The French ambassador to the United Kingdom, His Excellency Bernard Emié, visited Cambridge last week on what was an auspicious day for the relationship between France and the University.

In the course of his visit he witnessed the signature of two agreements between Cambridge and the consortium of research universities known as Paris Sciences et Lettres (PSL), awarded decorations to two Cambridge academics, and attended the opening of an exhibition on the French Liberation at Cambridge University Library.

Ambassador Emié’s first act was to witness the signature of two agreements between Cambridge and PSL.

Formally established in 2011, PSL is a postgraduate education and research consortium comprising the École Normale Supérieure, the Collège de France, ESPCI ParisTech, Chimie ParisTech, the Observatoire de Paris, the Université Paris-Dauphine and the Institut Curie. It is one of the French government’s Initiatives d’Excellence (IdEx).

A framework agreement was signed on behalf of the University of Cambridge by the Pro-Vice-Chancellor for International Strategy, Dr Jennifer Barnes, and on behalf of PSL by its President, Prof Monique Canto-Sperber.

Its purpose is to enhance the existing links – and develop new ones—between Cambridge and the various institutions comprising PSL.

The agreement makes provision for the matched funding of joint research seminars and workshops in all areas of knowledge, and for the mobility of faculty and students between Cambridge and the various constituent parts of PSL.

A separate letter of agreement was signed between PSL and the Cambridge Commonwealth, International and European Trust, represented by its director, Helen Pennant, for the provision of two fully-funded MPhil bursaries for PSL applicants in all disciplines.

Speaking before the signature of the agreements, the Vice-Chancellor, Prof Sir Leszek Borysiewicz, referred to an episode back in the 13th century when England’s monarch, Henry III, invited Parisian scholars to join the recently founded University of Cambridge.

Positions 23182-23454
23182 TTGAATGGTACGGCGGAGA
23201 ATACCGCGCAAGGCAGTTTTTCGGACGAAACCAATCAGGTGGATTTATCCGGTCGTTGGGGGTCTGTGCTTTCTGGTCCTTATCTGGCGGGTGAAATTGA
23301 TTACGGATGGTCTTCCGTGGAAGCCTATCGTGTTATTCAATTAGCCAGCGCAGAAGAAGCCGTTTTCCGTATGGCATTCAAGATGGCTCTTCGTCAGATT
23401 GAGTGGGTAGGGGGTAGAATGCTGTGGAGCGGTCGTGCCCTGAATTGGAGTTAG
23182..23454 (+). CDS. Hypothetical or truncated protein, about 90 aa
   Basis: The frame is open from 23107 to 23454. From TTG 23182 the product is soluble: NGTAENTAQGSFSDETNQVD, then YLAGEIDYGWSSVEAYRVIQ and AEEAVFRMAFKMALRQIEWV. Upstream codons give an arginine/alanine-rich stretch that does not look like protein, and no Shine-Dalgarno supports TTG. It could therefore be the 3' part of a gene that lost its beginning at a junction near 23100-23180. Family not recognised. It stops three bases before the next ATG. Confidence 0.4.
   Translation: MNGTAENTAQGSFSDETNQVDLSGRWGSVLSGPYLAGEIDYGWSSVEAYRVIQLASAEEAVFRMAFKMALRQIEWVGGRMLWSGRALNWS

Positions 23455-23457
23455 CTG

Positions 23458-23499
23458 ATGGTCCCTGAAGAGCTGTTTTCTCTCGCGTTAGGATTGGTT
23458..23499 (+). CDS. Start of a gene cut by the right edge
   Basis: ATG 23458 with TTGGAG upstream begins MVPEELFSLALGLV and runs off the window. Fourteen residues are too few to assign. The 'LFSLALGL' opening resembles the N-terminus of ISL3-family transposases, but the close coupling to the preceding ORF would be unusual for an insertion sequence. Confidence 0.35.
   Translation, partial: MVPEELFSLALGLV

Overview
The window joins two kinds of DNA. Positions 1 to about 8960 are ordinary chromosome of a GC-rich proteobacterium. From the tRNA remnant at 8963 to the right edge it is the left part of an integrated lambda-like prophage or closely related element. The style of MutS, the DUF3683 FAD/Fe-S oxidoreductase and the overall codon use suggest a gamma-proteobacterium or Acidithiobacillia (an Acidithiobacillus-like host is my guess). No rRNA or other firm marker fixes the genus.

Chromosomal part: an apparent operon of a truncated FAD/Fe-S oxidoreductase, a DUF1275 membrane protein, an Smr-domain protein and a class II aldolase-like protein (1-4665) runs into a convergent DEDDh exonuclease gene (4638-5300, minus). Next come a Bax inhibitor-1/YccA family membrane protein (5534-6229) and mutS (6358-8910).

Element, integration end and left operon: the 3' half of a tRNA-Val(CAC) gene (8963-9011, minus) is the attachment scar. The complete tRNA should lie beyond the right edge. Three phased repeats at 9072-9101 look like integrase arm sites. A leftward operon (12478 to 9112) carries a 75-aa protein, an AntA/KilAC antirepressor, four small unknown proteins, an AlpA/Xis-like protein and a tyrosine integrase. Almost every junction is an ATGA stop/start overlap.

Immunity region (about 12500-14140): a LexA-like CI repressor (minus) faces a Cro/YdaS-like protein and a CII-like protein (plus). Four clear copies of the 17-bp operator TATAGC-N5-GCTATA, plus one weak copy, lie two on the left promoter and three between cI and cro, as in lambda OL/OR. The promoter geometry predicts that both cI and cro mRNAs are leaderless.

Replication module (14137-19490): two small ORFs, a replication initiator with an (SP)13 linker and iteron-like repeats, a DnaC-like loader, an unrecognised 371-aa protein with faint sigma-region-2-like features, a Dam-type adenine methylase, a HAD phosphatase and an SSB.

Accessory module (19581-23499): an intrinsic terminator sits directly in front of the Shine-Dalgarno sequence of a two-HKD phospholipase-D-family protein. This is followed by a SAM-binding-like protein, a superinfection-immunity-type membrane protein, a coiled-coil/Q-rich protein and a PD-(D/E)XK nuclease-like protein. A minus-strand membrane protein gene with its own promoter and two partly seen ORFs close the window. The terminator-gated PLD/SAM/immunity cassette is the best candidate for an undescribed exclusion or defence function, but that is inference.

He said: ”The agreements being signed today with Paris Sciences et Lettres are the latest manifestation of that scholarly connection. They offer a new instrument for Cambridge to enhance its well-established connections to some of France’s elite institutions, its most interesting scholars, and its brightest students.”

The Vice-Chancellor added: “PSL may be one of France’s newest institutions, but we share a commitment to the same academic values of excellence and independence in research.”

Later, in the grand setting of Trinity College’s Old Combination Room, Ambassador Emié conferred French government decorations on two Cambridge scholars.

Dr Cecil Courtney, Emeritus Reader in French Intellectual History and Bibliography, and a Fellow of Christ’s College, was made Officier de l’Ordre des Arts et Lettres. After receiving the award, Dr Courtney said that the event was “a commemoration of two countries moving towards greater understanding of each other”.

Speaking about Dr Jean Khalfa, Senior Lecturer in French and Fellow of Trinity College, Ambassador Emié praised his “invaluable role in championing francophone literature”. He reminded the audience that Dr Khalfa was the founder of the French legation in Cambridge: “You are a bridge,” he said, “you epitomise the type of scholar we are trying to create”, before awarding him the title of Chevalier de l’Ordre des Palmes Académiques.

Ambassador Emié’s final act of the day was to attend the opening, at Cambridge University Library, of the exhibition “Literature of the Liberation: The French Experience in Print 1944-1946”, assembled from the unique collection of more than 600 books, cartoons, magazines, photographs and gramophone records donated to Cambridge by collector Sir Charles Chadwyck-Healey.

Speaking at the exhibition’s opening, Ambassador Emié welcomed the opportunity to recognise “the longstanding links between French history and literature and the collections of the University Library”. He added: “From its Francophone medieval manuscripts, through its rich holdings of books relating to Montaigne and Rousseau, to this new collection on the Liberation, Cambridge University Library has established itself as a major centre for the study of France’s contribution to world culture.”

University Librarian Anne Jarvis said: “We are delighted to put on display highlights from the Chadwyck-Healey Liberation Collection, in this year of the seventieth anniversary of the liberation of Paris. Sir Charles’s flair and determination as a book-collector have produced a critical resource for the study of this important era of twentieth-century history, and his magnificent gift of the collection underlines the continuing importance of donations – both private and corporate – to the Library’s mission of keeping the University at the cutting edge of research.”

Picture: Jennifer Barnes, Pro-Vice-Chancellor for International Strategy, and Monique Canto-Sperber, President, PSL, sign the framework agreement in the presence of H.E. Bernard Emié, France’s Ambassador to the UK

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